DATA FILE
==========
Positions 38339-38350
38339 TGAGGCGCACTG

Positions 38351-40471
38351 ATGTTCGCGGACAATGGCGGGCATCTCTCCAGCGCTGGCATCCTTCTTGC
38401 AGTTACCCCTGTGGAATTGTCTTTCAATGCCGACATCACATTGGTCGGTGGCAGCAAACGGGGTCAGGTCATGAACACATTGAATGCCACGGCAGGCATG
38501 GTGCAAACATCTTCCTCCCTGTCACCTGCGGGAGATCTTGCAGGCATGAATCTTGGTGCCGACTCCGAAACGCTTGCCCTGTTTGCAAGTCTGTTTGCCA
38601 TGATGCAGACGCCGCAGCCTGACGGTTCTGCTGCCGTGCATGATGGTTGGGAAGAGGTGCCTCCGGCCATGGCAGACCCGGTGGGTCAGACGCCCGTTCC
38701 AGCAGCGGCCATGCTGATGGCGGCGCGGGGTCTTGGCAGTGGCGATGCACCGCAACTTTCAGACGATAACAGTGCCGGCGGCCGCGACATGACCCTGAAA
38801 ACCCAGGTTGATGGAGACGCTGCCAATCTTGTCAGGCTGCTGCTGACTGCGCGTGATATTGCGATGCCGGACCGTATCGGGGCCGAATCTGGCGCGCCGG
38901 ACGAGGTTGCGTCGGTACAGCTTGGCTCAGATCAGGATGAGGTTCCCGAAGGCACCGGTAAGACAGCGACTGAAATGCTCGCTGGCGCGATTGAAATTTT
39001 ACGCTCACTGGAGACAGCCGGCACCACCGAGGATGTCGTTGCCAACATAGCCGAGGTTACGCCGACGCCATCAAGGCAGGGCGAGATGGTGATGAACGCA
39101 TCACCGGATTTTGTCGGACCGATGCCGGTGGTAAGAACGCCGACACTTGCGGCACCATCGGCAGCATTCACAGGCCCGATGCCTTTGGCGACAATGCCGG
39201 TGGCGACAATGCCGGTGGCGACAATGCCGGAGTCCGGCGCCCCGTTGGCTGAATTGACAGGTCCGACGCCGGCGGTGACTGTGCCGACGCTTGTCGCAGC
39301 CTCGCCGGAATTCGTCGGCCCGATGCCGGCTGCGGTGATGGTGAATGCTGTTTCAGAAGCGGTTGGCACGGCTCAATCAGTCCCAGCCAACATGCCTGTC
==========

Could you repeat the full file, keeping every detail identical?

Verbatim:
Positions 38339-38350
38339 TGAGGCGCACTG

Positions 38351-40471
38351 ATGTTCGCGGACAATGGCGGGCATCTCTCCAGCGCTGGCATCCTTCTTGC
38401 AGTTACCCCTGTGGAATTGTCTTTCAATGCCGACATCACATTGGTCGGTGGCAGCAAACGGGGTCAGGTCATGAACACATTGAATGCCACGGCAGGCATG
38501 GTGCAAACATCTTCCTCCCTGTCACCTGCGGGAGATCTTGCAGGCATGAATCTTGGTGCCGACTCCGAAACGCTTGCCCTGTTTGCAAGTCTGTTTGCCA
38601 TGATGCAGACGCCGCAGCCTGACGGTTCTGCTGCCGTGCATGATGGTTGGGAAGAGGTGCCTCCGGCCATGGCAGACCCGGTGGGTCAGACGCCCGTTCC
38701 AGCAGCGGCCATGCTGATGGCGGCGCGGGGTCTTGGCAGTGGCGATGCACCGCAACTTTCAGACGATAACAGTGCCGGCGGCCGCGACATGACCCTGAAA
38801 ACCCAGGTTGATGGAGACGCTGCCAATCTTGTCAGGCTGCTGCTGACTGCGCGTGATATTGCGATGCCGGACCGTATCGGGGCCGAATCTGGCGCGCCGG
38901 ACGAGGTTGCGTCGGTACAGCTTGGCTCAGATCAGGATGAGGTTCCCGAAGGCACCGGTAAGACAGCGACTGAAATGCTCGCTGGCGCGATTGAAATTTT
39001 ACGCTCACTGGAGACAGCCGGCACCACCGAGGATGTCGTTGCCAACATAGCCGAGGTTACGCCGACGCCATCAAGGCAGGGCGAGATGGTGATGAACGCA
39101 TCACCGGATTTTGTCGGACCGATGCCGGTGGTAAGAACGCCGACACTTGCGGCACCATCGGCAGCATTCACAGGCCCGATGCCTTTGGCGACAATGCCGG
39201 TGGCGACAATGCCGGTGGCGACAATGCCGGAGTCCGGCGCCCCGTTGGCTGAATTGACAGGTCCGACGCCGGCGGTGACTGTGCCGACGCTTGTCGCAGC
39301 CTCGCCGGAATTCGTCGGCCCGATGCCGGCTGCGGTGATGGTGAATGCTGTTTCAGAAGCGGTTGGCACGGCTCAATCAGTCCCAGCCAACATGCCTGTC